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What to do when your company asks you to take on duties outside your comfort zone?
BY Dave Durand
been chosen to represent my company in a new professional association. I can’t
believe they chose me — me, the hopeless
introvert. I am not good at networking or making new friends. How do I break
the ice and become Mr. Friendly?
From the way you worded your
question, I’d say your self-awareness and sense of humor are a good start. Just
because you’re not an extrovert does not mean you’re not the right guy for this
role. Obviously, your company is comfortable sending you out as the face and
voice of the organization. From this fact, I will assume that you are likeable
I would not worry so much about
breaking the ice as building solid relationships. You might wish you could
emulate people who gracefully “work the room,” befriending many people at
meetings and functions. But don’t confuse their easygoing style with actual
effectiveness. Often, these people have a dynamic presence but their
conversations lack substance. It’s much better to get to know a few people and
gain their trust than to make the acquaintance of many people and not have the
conversation move beyond the food and the weather.
Once you have trusting relationships
with a few people, you will find that your new friends will introduce you to
other members of the association. Their introductions will often come with
endorsements, which will accelerate the trust in your new relationships.
In order to build mutual trust, you
need to focus on the right content in the relationship. Getting past small talk
is essential. It is my experience that great relationships in this type of
professional social setting evolve by going through a three-phase
The first phase is learning about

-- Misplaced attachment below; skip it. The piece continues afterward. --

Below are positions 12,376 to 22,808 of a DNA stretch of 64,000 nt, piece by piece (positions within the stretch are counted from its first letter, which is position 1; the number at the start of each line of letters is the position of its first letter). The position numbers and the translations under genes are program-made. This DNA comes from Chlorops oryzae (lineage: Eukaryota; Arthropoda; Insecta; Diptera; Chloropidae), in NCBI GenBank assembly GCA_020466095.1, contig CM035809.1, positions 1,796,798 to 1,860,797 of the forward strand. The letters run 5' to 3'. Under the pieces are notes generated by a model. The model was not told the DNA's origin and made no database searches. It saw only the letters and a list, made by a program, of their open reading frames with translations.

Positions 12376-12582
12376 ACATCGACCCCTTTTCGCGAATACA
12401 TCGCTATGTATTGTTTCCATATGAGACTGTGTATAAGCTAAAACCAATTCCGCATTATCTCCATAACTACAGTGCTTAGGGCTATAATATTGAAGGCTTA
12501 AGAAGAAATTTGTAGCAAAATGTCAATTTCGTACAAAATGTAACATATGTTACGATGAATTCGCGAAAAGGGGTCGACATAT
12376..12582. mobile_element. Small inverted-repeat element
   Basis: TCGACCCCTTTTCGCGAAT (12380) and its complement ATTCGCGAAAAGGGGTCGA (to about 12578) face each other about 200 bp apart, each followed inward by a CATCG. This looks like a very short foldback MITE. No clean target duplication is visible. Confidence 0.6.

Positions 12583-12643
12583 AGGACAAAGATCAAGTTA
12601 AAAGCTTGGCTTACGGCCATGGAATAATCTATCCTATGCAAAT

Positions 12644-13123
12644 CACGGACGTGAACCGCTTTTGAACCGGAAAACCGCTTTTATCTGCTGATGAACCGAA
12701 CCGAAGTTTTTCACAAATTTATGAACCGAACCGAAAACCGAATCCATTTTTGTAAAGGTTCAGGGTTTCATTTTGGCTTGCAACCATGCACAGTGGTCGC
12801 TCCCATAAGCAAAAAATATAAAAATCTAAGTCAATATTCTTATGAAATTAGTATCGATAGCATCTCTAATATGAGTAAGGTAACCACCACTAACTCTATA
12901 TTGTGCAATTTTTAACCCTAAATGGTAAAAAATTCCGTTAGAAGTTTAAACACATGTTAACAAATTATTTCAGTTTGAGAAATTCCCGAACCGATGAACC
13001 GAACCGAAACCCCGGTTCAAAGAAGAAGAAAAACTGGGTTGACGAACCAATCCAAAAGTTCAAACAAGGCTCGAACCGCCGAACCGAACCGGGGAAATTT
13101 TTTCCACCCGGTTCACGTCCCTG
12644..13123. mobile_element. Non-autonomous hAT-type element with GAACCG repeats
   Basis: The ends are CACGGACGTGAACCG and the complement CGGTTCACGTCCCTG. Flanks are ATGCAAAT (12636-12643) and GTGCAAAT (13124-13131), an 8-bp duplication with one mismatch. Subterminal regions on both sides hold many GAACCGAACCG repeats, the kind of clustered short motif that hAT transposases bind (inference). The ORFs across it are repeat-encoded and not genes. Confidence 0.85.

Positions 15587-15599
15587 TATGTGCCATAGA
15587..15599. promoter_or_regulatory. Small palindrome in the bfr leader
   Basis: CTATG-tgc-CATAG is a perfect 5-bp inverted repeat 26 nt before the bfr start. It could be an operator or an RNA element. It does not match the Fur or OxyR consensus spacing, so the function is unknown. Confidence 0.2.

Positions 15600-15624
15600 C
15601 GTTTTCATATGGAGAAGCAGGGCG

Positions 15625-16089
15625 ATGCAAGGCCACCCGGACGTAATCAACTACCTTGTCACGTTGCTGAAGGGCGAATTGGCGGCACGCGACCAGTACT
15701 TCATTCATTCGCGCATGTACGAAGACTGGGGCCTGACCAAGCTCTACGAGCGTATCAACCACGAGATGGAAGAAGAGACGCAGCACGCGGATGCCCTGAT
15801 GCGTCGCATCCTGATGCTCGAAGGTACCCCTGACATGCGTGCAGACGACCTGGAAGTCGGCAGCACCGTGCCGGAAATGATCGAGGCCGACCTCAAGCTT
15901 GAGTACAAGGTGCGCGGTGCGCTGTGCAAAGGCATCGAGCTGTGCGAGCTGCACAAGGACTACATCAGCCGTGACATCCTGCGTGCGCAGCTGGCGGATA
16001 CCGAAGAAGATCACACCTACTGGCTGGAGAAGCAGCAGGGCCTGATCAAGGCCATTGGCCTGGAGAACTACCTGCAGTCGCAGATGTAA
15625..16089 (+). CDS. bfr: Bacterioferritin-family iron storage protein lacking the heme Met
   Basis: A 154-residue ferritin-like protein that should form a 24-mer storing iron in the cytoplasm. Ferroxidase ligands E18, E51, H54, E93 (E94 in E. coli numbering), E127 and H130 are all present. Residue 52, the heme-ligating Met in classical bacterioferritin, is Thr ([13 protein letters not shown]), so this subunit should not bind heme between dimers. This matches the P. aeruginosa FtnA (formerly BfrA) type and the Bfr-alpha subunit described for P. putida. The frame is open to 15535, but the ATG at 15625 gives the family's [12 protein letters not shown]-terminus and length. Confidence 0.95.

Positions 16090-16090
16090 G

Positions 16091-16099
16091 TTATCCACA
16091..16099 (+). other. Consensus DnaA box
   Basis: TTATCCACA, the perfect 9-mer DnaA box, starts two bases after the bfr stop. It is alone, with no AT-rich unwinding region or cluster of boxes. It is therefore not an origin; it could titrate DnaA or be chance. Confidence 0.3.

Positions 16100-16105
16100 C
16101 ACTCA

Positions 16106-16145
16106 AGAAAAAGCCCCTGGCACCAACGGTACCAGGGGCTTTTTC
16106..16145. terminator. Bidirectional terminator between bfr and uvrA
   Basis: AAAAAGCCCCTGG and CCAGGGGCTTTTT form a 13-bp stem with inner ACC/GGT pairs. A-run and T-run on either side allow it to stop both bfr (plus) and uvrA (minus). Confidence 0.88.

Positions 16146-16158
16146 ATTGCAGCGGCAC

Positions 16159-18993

what others do in their work and in their free time. Knowing what a person does
can reveal a lot, but, in some cases, it can be misleading. That’s why it’s
important to take it to the second phase by learning how a person feels
about his or her working life. Simply asking “Do you like what you do?” can
open up a world of information and facilitate a stream of productive relating.
third phase in building a trusting relationship in this type of setting is to
explore beliefs. In a way, this is
taking step two to the next level, because what people believe determines what
they hold close in their heart. When people are willing to share their beliefs
and, especially, their reasons for believing something, then you can begin to
get a strong understanding of who they are at their core.
course, this has to be a two-way street. If you expect others to share what
they do, how they feel about it, and what they believe, you’ll need to
reciprocate. Otherwise, you can come off as a snoop, a busybody or an amateur
Be prudent in your conversations,
and let the depth of the conversation flow naturally. If you try to push
through the phases too fast, people may think you’re following a contrived
formula. Remember the golden rule in this setting. Many other participants are
nervous or unsure of themselves. Seek to make someone else comfortable, and you
will find comfort.
business consultant Dave Durand is online at DaveDurand.com.